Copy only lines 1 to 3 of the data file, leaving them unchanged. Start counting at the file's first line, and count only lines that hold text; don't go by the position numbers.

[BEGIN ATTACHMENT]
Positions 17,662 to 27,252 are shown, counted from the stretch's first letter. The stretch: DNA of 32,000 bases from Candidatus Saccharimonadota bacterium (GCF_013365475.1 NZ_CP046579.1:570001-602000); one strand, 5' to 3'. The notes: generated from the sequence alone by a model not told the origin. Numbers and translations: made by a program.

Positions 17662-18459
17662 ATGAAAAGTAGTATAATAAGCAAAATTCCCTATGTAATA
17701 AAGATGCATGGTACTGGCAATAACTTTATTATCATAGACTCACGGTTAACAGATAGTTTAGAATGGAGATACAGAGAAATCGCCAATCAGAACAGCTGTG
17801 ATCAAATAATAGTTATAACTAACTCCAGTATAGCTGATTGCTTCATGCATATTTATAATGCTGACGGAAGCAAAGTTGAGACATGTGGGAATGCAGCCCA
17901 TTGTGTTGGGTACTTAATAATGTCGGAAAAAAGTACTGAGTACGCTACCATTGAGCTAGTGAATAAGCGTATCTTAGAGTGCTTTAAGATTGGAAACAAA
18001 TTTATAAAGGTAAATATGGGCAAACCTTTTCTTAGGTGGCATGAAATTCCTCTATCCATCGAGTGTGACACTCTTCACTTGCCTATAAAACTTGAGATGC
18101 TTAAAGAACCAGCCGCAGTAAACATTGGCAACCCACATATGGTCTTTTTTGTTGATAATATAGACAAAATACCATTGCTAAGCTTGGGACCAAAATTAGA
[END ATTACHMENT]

Positions 17,662 to 27,252 are shown, counted from the stretch's first letter. The stretch: DNA of 32,000 bases from Candidatus Saccharimonadota bacterium (GCF_013365475.1 NZ_CP046579.1:570001-602000); one strand, 5' to 3'. The notes: generated from the sequence alone by a model not told the origin. Numbers and translations: made by a program.

Positions 17662-18459
17662 ATGAAAAGTAGTATAATAAGCAAAATTCCCTATGTAATA